Tasks and Homestead Chores to Complete Before Winter

The woodpile is a mixture of ash, cherry, birch, and poplar.

Fall is in full swing here in Vermont — the woodstove firing, the hills and mountains alight, the leaf peepers swarming — and our work over the summer has put us in a good position. But we still have a number of homestead chores and yurt tasks to complete before winter.

Put a door on the outhouse

The shingled, humanure outhouse — sans door but with a view! Homestead chores for winter
The half-shingled, humanure outhouse — sans door but with a view! Yurt and woodpile in the background.

Though the view of the woods from the toilet and the summer airiness has been great — so freeing! —we obviously want a front on the outhouse to keep the weather and winter winds out. Originally we tried to brainstorm a design that would allow us to take the door/front off again in the summer — to regain the open-air, au naturale experience — but we’ve abandoned that idea for a more practical (conservative?) approach.

With 1-inch pine, we’re building a shiplapped board and batten door. Photos to come once the work’s been done!

Prepare the gardens for next spring

The real all stars of the main garden this season were the sun gold tomatoes, the purple string beans, and the sunflowers. In the herb garden next to the yurt, the basil rocked it.

But because we were just moving into the yurt at the same time the gardens needed to be established, we didn’t have as much time and energy to invest in the gardens as we would have liked. Next year we’ll be able to make the garden much larger and hopefully much more productive.

After pulling out this year’s plants, we’re going to try the sheet mulching/lasagna gardening method. We’ll lay out the footprint of the garden, cover it with cardboard, and then pile on several inches of compost and organic matter (leaves and hay mainly). This will knock out the weeds and then spend the winter breaking down and integrating with the existing soil. By spring we’ll have a healthier garden base.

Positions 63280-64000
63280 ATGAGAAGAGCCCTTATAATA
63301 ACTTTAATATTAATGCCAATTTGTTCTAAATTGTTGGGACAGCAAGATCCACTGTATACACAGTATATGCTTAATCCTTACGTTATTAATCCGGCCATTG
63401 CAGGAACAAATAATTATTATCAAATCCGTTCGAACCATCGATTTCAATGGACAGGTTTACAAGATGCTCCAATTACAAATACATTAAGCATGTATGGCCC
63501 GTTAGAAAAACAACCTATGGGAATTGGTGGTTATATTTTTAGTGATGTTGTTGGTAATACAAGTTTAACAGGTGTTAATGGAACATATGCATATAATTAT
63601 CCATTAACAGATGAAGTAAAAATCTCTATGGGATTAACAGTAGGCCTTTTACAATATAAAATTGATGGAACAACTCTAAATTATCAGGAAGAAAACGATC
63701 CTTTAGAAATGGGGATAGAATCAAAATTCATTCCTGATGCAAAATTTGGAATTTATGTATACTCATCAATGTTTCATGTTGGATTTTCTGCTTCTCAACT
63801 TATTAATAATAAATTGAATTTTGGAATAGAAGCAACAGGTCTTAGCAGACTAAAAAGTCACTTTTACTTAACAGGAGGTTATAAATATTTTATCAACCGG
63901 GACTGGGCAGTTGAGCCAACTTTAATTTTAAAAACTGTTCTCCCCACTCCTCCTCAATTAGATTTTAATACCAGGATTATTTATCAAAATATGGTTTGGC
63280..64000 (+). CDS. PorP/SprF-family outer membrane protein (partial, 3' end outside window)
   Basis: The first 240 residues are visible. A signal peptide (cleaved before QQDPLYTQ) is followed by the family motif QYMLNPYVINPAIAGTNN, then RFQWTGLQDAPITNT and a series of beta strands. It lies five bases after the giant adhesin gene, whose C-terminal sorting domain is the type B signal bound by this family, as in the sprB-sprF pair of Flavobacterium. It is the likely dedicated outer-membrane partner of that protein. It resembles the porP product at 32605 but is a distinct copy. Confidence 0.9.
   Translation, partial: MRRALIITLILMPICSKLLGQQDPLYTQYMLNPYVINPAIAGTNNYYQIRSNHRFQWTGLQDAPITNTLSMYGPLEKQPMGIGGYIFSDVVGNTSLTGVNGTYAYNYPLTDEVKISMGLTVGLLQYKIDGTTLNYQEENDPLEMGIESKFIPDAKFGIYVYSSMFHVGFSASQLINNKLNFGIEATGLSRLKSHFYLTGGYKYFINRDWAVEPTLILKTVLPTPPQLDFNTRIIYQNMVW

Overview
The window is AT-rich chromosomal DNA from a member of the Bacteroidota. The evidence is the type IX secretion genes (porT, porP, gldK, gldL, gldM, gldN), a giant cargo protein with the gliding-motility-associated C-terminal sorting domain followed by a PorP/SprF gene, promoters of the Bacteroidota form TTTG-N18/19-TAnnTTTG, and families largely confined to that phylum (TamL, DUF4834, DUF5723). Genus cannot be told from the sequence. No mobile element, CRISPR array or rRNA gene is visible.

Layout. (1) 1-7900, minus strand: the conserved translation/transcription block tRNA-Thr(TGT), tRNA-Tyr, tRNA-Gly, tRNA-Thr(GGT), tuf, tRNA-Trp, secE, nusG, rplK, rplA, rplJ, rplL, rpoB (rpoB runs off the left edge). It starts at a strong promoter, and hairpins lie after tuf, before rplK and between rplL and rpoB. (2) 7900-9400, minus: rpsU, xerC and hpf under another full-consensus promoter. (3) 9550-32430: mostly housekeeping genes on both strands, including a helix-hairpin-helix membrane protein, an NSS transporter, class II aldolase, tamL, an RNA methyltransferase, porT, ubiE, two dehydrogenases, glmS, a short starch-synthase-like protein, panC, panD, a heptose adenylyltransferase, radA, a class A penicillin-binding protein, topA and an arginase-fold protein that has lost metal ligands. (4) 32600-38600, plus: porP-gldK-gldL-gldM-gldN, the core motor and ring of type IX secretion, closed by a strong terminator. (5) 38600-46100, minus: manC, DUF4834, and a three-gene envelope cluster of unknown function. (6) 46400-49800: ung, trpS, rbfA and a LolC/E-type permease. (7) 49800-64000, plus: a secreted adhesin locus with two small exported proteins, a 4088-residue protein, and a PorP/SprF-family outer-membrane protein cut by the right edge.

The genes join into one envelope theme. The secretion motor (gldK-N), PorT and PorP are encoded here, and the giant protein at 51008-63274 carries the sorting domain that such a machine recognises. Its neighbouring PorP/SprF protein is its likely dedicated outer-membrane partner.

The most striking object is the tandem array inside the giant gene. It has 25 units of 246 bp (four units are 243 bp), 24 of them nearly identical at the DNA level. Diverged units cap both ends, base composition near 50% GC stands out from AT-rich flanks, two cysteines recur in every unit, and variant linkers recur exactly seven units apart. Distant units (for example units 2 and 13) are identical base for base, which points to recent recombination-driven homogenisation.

For inspiration, check out this awesome video that documents the permaculture sheet mulching process for UMass Amherst’s on-campus garden.

Put walls on the shed

The work shed, constructed of yellow birches, stores tools, lumber, a work table, and plenty of random stuff. Homestead chores for winter
The work shed, constructed of yellow birches, stores tools, lumber, a work table, and plenty of random stuff.

The shed has been game changing. Finally a covered space to store our tools and lumber (and to stand in and watch rainstorms). But we don’t want to store the chainsaw in a snowdrift, so walls it is. We want to keep the rustic look to match the birches, so we’ll avoid plywood and use rough cut boards instead. It won’t be fancy, but it might be yurt fancy.

Install the sink

maple butcher block counters with sink hole
Still Life #2: Counter patiently awaits sink, or, An Emptiness Within

Doing dishes outside has been perfectly fine, but we are more than ready for a sink and faucet. Once the sink is functioning, we will be in yurt heaven. We have the sink (a 15×15 bar sink) but need to finalize the design for the graywater system.

Finish chopping wood

The woodpile is a mixture of ash, cherry, birch, and poplar. Homestead chores for winter
The woodpile is a mixture of ash, cherry, birch, and poplar.

Of all our remaining homestead chores, this is probably the most basic and important — to stay cozy all winter! We have about two cords of wood cut, split, and stacked, but we were hoping to have 3+ by this time.

So, onward!